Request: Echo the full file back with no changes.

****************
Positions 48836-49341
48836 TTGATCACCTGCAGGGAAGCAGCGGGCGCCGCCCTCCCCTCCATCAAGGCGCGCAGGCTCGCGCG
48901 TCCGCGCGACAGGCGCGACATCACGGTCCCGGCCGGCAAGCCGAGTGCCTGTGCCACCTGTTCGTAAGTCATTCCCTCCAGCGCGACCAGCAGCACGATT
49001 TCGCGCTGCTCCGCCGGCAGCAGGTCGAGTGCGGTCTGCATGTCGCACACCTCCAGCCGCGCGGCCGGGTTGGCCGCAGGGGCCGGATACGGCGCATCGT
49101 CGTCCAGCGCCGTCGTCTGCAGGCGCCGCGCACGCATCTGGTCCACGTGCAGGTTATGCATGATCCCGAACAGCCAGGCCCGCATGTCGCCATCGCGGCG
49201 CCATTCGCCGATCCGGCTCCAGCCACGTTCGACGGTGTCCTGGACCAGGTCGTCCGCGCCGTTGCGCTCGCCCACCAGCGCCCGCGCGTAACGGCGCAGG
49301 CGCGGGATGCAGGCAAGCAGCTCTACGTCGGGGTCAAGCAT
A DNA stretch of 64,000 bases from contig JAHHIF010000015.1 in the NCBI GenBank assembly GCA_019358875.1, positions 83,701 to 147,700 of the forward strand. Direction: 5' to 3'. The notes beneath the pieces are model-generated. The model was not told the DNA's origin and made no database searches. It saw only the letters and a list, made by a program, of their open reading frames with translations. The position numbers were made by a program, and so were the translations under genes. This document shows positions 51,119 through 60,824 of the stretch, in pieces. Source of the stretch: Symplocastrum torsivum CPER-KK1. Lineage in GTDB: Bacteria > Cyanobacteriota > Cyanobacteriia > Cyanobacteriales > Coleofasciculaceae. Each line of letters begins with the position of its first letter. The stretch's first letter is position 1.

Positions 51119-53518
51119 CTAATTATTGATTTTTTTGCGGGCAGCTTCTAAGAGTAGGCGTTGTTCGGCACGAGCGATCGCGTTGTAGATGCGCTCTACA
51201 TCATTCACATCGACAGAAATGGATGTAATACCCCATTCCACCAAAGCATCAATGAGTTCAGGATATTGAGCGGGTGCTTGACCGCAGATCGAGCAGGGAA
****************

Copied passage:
Positions 48836-49341
48836 TTGATCACCTGCAGGGAAGCAGCGGGCGCCGCCCTCCCCTCCATCAAGGCGCGCAGGCTCGCGCG
48901 TCCGCGCGACAGGCGCGACATCACGGTCCCGGCCGGCAAGCCGAGTGCCTGTGCCACCTGTTCGTAAGTCATTCCCTCCAGCGCGACCAGCAGCACGATT
49001 TCGCGCTGCTCCGCCGGCAGCAGGTCGAGTGCGGTCTGCATGTCGCACACCTCCAGCCGCGCGGCCGGGTTGGCCGCAGGGGCCGGATACGGCGCATCGT
49101 CGTCCAGCGCCGTCGTCTGCAGGCGCCGCGCACGCATCTGGTCCACGTGCAGGTTATGCATGATCCCGAACAGCCAGGCCCGCATGTCGCCATCGCGGCG
49201 CCATTCGCCGATCCGGCTCCAGCCACGTTCGACGGTGTCCTGGACCAGGTCGTCCGCGCCGTTGCGCTCGCCCACCAGCGCCCGCGCGTAACGGCGCAGG
49301 CGCGGGATGCAGGCAAGCAGCTCTACGTCGGGGTCAAGCAT
A DNA stretch of 64,000 bases from contig JAHHIF010000015.1 in the NCBI GenBank assembly GCA_019358875.1, positions 83,701 to 147,700 of the forward strand. Direction: 5' to 3'. The notes beneath the pieces are model-generated. The model was not told the DNA's origin and made no database searches. It saw only the letters and a list, made by a program, of their open reading frames with translations. The position numbers were made by a program, and so were the translations under genes. This document shows positions 51,119 through 60,824 of the stretch, in pieces. Source of the stretch: Symplocastrum torsivum CPER-KK1. Lineage in GTDB: Bacteria > Cyanobacteriota > Cyanobacteriia > Cyanobacteriales > Coleofasciculaceae. Each line of letters begins with the position of its first letter. The stretch's first letter is position 1.

Positions 51119-53518
51119 CTAATTATTGATTTTTTTGCGGGCAGCTTCTAAGAGTAGGCGTTGTTCGGCACGAGCGATCGCGTTGTAGATGCGCTCTACA
51201 TCATTCACATCGACAGAAATGGATGTAATACCCCATTCCACCAAAGCATCAATGAGTTCAGGATATTGAGCGGGTGCTTGACCGCAGATCGAGCAGGGAA